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The Wolf of Wall Street (2013)

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There’s been a few controversies surrounding this film in the media since its release, a little over a week ago. Controversies that range in significance and utter bewilderment, regarding the film’s source material, its author, anti-hero, and inspiration Jordan Belfort, to the film itself “The Wolf of Wall Street” being attacked by critics, labeled as shallow drivel glamorizing a life of criminality and abuse. Now, I can’t comment on behalf of the novel, as I’ve never read it (although I plan to), or defend Mr. Belfort as I have never met him, picked his brain, or researched his life (I must say however, it is very intriguing). That being said, there is one thing clouding my brain that I can shed some light on, debate and hopefully resolve. Something that’s distorting my thoughts with its incoherent, simple, overwhelming stupidity. And that is the irrational, baseless notion that “The Wolf of Wall Street” idealizes and absolves an existence free of morality, accountability, and stable relationships.

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I’m perfectly content to dismiss this critical negativity and deem it as idiotic complaints that pander to the obviousness and cosmetic, depthless aspects of a film that uses these highly-superficial, vivid visuals intentionally to mask, bury the truth of these distractions from the emotionally and intelligently inept. I’m fine in doing that and moving on. I form my own opinions, not base them on the unfulfilled experiences and half-witted conclusions of others. Nonetheless, I don’t think it’s fair that those who have yet to see the film or those that are looking for more from “The Wolf of Wall Street” should be bombarded by the opinions of those who only have a disdain towards it. I created this site to voice my thoughts, to interact with others, and to educate and be educated, so that’s exactly what I intend to do…

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This adaption of Jordan Belfort’s miraculous, unbelievable tale is directed by the illustrious Martin Scorsese and stars Leonardo DiCaprio as the lead character, the aforementioned Jordan Belfort. Containing an excessive amount of nudity, sex, drugs, alcohol, vulgar language, deplorable behaviour, violence, and illegal activity. “The Wolf of Wall Street” is quite the unique cinematic experience, a difficult one to stomach and endure at that. Clocking in at a trying two-hours and fifty-nine minutes, one might argue that it’s near impossible to match the celebratory nature and complete disregard for compassion and equality with vulnerability, depression, and regret for the film’s entirety. To that I say this… After roughly the thirty-minute mark, there wasn’t a moment that went by in which I didn’t ponder the stability, endurance, and humanity of our protagonist that was on display. “What about the first half-hour, you ask?” Well, it’s very simple, our lead was a decent human being for that duration.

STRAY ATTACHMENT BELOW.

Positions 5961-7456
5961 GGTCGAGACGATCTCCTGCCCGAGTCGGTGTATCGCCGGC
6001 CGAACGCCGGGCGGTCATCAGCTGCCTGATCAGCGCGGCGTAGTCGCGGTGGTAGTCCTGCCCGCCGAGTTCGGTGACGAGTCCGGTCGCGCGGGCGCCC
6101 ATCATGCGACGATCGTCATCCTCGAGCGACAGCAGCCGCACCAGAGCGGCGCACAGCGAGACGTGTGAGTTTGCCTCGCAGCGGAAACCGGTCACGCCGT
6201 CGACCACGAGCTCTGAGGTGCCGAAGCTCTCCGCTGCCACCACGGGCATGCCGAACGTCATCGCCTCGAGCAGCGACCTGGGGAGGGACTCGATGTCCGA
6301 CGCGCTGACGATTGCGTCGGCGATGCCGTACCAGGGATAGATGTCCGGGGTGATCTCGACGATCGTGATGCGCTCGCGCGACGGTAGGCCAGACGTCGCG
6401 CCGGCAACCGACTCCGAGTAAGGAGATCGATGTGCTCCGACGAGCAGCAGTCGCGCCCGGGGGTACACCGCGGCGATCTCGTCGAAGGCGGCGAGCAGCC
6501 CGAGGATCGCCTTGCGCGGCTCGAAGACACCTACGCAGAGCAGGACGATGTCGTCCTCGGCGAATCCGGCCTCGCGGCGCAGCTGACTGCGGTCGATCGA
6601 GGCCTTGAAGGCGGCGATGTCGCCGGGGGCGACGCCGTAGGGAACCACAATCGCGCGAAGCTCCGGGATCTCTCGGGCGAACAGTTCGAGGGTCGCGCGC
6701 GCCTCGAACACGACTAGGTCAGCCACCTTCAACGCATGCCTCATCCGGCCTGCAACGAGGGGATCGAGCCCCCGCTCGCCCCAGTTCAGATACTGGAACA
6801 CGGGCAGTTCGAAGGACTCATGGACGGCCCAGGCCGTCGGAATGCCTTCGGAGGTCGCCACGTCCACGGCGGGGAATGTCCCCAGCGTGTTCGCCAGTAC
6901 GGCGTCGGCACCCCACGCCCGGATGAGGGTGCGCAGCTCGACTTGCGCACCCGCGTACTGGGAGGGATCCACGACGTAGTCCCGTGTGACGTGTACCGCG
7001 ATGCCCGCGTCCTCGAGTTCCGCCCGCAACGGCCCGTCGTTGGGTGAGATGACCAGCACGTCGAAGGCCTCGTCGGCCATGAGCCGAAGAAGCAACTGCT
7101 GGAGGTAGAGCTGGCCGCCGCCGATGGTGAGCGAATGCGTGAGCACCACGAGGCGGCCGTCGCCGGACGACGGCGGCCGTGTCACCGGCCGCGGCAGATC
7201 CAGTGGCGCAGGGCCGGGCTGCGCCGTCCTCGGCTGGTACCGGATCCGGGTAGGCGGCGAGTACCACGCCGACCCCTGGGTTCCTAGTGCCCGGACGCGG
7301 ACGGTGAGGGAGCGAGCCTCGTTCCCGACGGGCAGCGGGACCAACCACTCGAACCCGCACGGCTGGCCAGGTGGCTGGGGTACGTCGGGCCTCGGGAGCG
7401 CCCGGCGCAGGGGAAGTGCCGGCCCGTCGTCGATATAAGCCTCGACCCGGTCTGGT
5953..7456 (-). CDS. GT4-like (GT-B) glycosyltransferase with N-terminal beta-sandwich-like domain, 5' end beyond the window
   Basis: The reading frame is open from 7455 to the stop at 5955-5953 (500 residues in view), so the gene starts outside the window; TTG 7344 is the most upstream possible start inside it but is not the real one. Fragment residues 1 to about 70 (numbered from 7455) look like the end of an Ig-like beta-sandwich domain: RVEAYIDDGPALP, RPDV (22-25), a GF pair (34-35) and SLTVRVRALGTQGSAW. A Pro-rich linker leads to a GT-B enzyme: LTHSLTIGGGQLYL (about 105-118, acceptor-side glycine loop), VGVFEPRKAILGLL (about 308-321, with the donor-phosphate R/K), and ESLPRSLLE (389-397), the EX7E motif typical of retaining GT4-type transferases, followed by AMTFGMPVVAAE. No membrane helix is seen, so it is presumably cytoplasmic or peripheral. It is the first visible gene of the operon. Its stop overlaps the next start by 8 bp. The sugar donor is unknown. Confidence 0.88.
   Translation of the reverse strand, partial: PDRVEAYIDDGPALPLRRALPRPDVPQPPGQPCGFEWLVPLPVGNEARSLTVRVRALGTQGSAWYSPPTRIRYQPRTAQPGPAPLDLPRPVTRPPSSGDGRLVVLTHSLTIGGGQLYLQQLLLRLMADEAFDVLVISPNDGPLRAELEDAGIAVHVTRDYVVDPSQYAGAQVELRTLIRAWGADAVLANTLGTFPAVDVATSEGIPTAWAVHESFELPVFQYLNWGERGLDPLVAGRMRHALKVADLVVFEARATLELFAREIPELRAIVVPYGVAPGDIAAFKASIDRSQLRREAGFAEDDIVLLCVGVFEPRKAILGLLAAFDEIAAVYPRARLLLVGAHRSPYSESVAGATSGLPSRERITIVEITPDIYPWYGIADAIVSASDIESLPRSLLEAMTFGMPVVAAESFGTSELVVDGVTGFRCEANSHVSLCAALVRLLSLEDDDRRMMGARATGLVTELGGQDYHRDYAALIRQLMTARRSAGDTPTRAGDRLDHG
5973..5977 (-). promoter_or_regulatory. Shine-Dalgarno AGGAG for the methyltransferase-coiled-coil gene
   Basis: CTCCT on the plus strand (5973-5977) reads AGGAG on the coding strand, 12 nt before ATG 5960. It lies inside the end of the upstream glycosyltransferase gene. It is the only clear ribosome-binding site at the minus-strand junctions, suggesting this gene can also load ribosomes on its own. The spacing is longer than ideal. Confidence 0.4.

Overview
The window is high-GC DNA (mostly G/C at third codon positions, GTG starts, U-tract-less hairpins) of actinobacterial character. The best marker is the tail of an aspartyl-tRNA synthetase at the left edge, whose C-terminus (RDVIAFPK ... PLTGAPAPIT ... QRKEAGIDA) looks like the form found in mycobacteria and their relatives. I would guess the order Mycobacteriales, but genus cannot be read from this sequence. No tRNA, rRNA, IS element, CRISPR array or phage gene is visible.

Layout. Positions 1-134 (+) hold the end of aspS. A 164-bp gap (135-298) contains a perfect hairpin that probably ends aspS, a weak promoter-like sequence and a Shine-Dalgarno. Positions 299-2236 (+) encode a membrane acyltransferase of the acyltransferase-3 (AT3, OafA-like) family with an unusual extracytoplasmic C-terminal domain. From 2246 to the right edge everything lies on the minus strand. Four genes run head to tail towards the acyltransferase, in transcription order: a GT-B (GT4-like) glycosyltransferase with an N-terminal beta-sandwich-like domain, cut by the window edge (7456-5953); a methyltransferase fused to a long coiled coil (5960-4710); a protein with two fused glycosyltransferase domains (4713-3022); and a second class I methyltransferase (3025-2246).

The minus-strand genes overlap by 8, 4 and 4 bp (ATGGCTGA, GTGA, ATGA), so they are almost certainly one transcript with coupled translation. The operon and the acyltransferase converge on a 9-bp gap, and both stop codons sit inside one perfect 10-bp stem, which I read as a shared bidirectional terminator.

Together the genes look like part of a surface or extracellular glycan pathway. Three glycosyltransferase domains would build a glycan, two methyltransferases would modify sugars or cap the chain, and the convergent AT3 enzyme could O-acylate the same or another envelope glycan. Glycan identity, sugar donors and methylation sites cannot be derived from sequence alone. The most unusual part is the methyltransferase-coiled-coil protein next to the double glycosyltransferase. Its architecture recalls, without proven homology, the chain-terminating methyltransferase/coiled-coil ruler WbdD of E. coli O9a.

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One might look at what he does, listen to what he says and brand his actions and reactions as gutless, inhumane, selfish, and heartless…While this is undeniably true, the way in which it’s portrayed, you know, how the light shines upon it has beencompletely misconstrued. Through every abhorrent movement and despicable word of DiCaprio’s Belfort, there is this nagging, disheartening hint of encompassing sadness and loneliness that radiates through the brash chaos. This is not a happy man, and anyone who arrives at any conclusion that contradicts this, his overall demeanour, has misunderstood.

Listen, it’s totally reasonable to connect Belfort’s outward appearance and emotional surface with happiness, a man who is pleased with himself and the choices he’s made. Hell, even the film’s ending seemingly coincides with this ideal. Conversely however, I implore you to see that there is nothing content about this man. He has lost his family, his privacy, his decency, and himself. DiCaprio’s Belfort has been misconstructed from the get go and every drunken stupor, drug-induced numbness, and orgy coma is an attempt to distract…draw his glazed eyes away from his creeping fears that became a reality all too soon. In the end, like us, he is alone, no matter how high he lived each moment. There will be a time after the present, everything becomes the past. DiCaprio’s Belfort has mistaken living for life and love. I don’t believe for one second that, apart from the time he spent with his lover and children, he was happy.